And there’s always the possibility that an hour of prime-time won’t help the president’s cause.
Ron Bonjean, formerly a top Republican spokesman and now partner at public affairs firm, Singer Bonjean Strategies, said that Obama, coming off a bad month on health care, needs to “change the dynamic,” but wonders if another prime-time talk on health care is going to be effective.
“President Obama is on the verge of jumping the shark with a prime-time audience who cares more about their [television] programs than they may about the policies that he’s promoting right now,” Bonjean said.
“If I’m in the White House communications office, I’d want to preserve the strength and impact of the president speaking in prime-time, Bonjean said, adding that Obama’s rhetorical strength, so evident during the campaign “could turn into a weakness over time if not used wisely.”
Obama has definitely been appearing in prime-time more than his predecessors, according to CBS News Radio White House correspondent Mark Knoller, the unofficial record-keeper in the briefing room.
By Knoller’s count, Bill Clinton had done just one prime-time news conference by this time in his presidency, while George W. Bush hadn’t done any.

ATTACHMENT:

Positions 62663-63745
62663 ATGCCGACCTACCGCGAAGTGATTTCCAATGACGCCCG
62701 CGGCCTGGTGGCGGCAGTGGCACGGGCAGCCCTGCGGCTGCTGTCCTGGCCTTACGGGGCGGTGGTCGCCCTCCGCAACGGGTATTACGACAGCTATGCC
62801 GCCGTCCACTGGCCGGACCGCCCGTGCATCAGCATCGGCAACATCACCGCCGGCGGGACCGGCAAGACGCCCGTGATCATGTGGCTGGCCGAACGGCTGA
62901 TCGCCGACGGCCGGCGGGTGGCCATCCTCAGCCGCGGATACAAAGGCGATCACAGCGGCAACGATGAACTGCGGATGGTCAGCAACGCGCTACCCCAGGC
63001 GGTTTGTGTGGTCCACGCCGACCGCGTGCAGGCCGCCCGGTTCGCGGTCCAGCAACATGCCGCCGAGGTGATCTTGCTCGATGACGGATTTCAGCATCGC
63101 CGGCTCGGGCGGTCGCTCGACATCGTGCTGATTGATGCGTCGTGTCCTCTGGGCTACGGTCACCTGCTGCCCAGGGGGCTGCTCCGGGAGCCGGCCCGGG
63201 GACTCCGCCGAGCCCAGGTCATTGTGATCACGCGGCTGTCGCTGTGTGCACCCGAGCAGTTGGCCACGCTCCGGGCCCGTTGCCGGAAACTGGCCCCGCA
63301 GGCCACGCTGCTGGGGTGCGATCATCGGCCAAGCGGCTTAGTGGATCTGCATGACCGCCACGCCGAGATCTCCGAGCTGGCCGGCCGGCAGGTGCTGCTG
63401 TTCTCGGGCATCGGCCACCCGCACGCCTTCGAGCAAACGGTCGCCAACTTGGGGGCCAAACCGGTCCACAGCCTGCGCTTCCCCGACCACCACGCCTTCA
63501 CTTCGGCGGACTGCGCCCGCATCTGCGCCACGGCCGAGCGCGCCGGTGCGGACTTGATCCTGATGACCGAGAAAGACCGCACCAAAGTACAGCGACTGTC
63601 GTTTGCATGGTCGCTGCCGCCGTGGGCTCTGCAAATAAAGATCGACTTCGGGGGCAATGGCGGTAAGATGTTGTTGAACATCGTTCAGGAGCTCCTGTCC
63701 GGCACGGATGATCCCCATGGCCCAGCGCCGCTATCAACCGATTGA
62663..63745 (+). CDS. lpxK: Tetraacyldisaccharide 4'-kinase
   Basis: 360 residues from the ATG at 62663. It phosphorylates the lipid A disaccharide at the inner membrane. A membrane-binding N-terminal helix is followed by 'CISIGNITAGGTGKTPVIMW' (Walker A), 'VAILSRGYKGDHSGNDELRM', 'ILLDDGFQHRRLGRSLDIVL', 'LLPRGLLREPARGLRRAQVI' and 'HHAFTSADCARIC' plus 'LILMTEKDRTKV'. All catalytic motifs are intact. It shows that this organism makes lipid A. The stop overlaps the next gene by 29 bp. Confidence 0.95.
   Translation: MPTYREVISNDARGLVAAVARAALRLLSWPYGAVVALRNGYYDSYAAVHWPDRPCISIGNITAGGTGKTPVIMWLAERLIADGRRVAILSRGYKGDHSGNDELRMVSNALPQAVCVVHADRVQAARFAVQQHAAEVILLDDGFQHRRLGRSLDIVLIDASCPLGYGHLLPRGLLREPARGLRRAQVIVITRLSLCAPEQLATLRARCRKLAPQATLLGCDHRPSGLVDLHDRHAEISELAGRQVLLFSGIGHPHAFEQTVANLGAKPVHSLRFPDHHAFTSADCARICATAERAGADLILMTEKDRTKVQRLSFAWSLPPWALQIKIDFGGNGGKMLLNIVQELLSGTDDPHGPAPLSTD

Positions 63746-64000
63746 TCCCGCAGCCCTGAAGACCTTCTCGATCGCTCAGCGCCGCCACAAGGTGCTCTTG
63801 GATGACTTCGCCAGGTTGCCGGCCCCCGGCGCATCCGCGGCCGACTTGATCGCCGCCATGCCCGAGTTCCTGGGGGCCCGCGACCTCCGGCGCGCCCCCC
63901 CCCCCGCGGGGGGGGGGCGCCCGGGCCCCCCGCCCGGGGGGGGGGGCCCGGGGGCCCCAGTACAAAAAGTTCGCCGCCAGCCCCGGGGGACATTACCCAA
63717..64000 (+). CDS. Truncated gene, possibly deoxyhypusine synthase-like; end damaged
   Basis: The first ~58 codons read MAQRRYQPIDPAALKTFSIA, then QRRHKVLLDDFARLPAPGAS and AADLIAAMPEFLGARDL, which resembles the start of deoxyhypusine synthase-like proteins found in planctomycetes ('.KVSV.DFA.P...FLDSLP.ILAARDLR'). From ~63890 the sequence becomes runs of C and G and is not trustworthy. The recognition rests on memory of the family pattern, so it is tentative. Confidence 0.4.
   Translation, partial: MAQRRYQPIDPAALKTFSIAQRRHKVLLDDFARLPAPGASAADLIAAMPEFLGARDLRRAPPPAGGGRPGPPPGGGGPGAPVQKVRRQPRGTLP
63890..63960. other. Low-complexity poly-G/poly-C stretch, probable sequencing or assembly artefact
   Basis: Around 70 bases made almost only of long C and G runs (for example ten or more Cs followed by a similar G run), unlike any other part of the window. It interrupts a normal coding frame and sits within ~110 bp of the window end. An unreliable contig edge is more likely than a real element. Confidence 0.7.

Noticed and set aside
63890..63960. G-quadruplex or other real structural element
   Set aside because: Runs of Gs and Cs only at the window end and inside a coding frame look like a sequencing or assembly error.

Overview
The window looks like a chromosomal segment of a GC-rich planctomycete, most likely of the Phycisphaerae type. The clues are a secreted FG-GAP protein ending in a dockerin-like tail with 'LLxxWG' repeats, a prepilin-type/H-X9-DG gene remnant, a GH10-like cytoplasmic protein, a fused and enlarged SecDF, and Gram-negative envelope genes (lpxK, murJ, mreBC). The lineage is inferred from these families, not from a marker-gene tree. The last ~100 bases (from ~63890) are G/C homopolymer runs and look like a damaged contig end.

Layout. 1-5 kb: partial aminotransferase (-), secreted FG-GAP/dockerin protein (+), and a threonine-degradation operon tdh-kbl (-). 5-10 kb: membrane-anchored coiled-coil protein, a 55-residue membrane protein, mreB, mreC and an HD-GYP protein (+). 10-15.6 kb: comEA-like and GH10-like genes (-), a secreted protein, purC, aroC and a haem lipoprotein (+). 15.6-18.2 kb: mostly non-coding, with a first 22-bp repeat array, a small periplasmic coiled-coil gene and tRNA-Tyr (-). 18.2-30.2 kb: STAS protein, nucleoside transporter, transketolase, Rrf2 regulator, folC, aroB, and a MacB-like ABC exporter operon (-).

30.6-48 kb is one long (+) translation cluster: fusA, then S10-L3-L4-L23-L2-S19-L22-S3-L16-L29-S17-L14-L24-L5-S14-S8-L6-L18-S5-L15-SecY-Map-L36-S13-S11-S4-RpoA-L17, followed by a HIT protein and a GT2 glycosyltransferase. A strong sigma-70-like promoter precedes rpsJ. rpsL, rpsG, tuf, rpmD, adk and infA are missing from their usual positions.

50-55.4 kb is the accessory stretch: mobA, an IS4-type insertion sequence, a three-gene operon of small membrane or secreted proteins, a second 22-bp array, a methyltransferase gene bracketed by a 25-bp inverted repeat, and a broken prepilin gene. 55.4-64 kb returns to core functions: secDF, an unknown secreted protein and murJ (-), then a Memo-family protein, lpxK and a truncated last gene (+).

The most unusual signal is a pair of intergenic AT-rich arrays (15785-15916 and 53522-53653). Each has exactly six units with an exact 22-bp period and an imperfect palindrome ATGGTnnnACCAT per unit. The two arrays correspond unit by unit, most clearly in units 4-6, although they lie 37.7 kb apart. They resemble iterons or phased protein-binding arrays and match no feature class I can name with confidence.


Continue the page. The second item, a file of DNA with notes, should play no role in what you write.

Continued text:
Like Obama, both Bush and Clinton spoke before a joint session of Congress the February after they took office. Both also gave a second speech in their first year in office - Bush following the terrorist attacks on September 11, 2001, and Clinton in September 1993, to outline his health care goals. Neither gave any other special addresses to Congress except for the traditional State-of-the Union speeches.
“The current White House is trying to demonstrate the national importance it places on health care reform, and nothing, not even an address to the nation from the Oval Office, carries the prestige of a presidential address to a joint session of Congress,” Knoller said.
None of the networks would say Wednesday night whether they would agree to televising Obama’s speech next week. But given the historical implications, they will all probably agree.
Joe Mandese, editor-in-chief of MediaPost, a web site covering media, marketing and advertising, said that the broadcast networks may lose out on about $4-5 million in gross advertising revenue. Still, Mandese said that the net loss would likely be smaller given that the networks wouldn’t have to pay fees for putting on their prime-time shows, and some ads could be rerouted to other time slots.
While CBS and ABC will be airing reruns on September 9, both NBC and Fox have a tougher decision on their hands. Fox has “So You Think You Can Dance”—the same show the network chose to air instead of Obama’s July presser—followed by the much-hyped premiere of “Glee” at 9 p.m. NBC has a new episode of their own reality contest show: “America’s Got Talent.”
But Mandese also pointed out that the networks profit off their agreement with the FCC which stipulates that they need to provide news content in exchange for use of the public airwaves. “It’s part of their obligation,” he said.